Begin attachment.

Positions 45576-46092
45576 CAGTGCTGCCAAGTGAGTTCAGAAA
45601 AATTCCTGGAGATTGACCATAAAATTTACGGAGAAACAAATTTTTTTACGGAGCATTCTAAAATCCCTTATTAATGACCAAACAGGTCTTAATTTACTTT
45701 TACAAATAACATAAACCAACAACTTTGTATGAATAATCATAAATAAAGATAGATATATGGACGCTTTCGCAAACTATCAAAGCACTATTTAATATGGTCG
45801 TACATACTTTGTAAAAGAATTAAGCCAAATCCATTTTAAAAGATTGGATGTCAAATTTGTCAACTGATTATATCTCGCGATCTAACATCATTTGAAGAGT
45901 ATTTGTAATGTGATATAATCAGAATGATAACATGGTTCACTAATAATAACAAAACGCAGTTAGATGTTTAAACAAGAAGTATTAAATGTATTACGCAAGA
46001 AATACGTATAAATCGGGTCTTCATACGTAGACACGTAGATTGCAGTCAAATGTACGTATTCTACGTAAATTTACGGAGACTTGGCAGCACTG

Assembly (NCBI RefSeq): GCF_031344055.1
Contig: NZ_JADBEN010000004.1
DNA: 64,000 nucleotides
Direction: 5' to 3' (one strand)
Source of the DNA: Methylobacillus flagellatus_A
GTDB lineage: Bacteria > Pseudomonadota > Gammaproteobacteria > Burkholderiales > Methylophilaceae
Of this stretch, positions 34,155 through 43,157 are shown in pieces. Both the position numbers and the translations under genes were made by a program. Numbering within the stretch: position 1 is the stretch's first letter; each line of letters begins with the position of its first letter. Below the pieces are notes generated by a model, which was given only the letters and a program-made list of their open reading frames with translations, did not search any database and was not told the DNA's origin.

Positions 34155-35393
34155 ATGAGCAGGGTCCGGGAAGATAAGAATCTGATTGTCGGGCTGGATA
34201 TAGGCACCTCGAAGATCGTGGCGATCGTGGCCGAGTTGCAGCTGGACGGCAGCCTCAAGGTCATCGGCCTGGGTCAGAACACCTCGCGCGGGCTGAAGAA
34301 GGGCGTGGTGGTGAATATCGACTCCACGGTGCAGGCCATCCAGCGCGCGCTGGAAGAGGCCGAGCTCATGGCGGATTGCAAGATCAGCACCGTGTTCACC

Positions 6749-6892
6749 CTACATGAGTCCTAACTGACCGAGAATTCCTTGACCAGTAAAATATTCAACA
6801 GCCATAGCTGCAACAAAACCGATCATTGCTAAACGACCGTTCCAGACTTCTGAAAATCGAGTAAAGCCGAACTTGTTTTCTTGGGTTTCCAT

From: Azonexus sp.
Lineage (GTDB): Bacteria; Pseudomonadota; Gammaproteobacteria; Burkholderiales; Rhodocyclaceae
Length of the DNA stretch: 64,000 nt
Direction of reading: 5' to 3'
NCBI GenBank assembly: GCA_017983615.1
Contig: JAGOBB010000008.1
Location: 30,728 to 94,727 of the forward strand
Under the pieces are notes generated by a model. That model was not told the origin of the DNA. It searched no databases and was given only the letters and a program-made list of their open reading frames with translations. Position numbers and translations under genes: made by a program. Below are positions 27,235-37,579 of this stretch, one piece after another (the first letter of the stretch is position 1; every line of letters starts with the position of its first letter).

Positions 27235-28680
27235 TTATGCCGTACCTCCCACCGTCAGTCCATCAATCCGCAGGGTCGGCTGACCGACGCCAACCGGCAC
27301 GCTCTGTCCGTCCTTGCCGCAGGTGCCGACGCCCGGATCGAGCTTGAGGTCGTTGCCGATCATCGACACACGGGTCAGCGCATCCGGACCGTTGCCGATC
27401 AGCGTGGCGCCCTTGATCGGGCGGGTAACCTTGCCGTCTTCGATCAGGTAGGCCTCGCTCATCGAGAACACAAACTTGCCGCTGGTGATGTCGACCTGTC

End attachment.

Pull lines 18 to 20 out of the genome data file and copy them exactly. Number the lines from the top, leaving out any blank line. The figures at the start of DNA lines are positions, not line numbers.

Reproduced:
34301 GGGCGTGGTGGTGAATATCGACTCCACGGTGCAGGCCATCCAGCGCGCGCTGGAAGAGGCCGAGCTCATGGCGGATTGCAAGATCAGCACCGTGTTCACC

Positions 6749-6892
6749 CTACATGAGTCCTAACTGACCGAGAATTCCTTGACCAGTAAAATATTCAACA